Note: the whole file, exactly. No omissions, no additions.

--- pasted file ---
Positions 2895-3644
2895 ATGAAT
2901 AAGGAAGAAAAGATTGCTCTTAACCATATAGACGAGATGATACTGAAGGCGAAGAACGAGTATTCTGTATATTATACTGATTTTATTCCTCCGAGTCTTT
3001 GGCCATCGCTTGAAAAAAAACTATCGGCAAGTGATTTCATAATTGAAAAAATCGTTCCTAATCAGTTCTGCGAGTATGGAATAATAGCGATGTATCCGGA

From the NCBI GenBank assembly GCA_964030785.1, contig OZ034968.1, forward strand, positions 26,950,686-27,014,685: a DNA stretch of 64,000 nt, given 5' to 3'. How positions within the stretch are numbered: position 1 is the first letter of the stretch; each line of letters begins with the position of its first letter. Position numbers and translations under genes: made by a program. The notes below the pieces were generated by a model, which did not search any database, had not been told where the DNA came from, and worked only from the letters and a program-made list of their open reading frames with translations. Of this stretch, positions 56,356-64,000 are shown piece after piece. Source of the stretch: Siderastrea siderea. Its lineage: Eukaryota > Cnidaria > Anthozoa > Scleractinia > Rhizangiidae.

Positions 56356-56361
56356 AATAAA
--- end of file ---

Positions 2895-3644
2895 ATGAAT
2901 AAGGAAGAAAAGATTGCTCTTAACCATATAGACGAGATGATACTGAAGGCGAAGAACGAGTATTCTGTATATTATACTGATTTTATTCCTCCGAGTCTTT
3001 GGCCATCGCTTGAAAAAAAACTATCGGCAAGTGATTTCATAATTGAAAAAATCGTTCCTAATCAGTTCTGCGAGTATGGAATAATAGCGATGTATCCGGA

From the NCBI GenBank assembly GCA_964030785.1, contig OZ034968.1, forward strand, positions 26,950,686-27,014,685: a DNA stretch of 64,000 nt, given 5' to 3'. How positions within the stretch are numbered: position 1 is the first letter of the stretch; each line of letters begins with the position of its first letter. Position numbers and translations under genes: made by a program. The notes below the pieces were generated by a model, which did not search any database, had not been told where the DNA came from, and worked only from the letters and a program-made list of their open reading frames with translations. Of this stretch, positions 56,356-64,000 are shown piece after piece. Source of the stretch: Siderastrea siderea. Its lineage: Eukaryota > Cnidaria > Anthozoa > Scleractinia > Rhizangiidae.

Positions 56356-56361
56356 AATAAA